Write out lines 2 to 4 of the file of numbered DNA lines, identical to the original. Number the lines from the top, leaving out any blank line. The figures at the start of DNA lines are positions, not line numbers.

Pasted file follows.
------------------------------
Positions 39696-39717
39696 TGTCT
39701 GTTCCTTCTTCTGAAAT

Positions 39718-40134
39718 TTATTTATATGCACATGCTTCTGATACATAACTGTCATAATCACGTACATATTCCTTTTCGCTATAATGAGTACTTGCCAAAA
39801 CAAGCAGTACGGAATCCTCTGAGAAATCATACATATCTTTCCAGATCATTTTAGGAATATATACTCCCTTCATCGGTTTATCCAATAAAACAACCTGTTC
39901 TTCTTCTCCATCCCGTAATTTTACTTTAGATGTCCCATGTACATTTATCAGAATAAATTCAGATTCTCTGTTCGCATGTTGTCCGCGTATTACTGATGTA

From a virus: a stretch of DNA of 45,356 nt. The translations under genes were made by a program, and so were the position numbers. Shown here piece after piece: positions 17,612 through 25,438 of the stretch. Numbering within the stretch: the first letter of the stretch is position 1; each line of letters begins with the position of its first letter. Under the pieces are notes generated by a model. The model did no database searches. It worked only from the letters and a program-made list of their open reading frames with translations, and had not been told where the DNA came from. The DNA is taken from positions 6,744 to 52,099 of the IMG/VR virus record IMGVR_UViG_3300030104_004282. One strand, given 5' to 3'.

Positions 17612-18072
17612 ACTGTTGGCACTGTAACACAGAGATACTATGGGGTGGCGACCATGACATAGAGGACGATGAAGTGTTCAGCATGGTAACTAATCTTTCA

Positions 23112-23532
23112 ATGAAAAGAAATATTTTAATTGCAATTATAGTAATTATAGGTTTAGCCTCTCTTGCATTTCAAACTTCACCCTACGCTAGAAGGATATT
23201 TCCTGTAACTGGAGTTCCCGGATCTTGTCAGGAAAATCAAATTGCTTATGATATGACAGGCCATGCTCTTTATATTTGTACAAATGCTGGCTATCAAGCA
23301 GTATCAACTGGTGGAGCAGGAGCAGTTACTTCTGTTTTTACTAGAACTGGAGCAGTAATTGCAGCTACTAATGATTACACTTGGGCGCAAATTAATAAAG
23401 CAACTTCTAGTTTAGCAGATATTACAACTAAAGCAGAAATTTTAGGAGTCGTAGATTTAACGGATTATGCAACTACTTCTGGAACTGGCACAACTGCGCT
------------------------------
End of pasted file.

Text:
39696 TGTCT
39701 GTTCCTTCTTCTGAAAT

Positions 39718-40134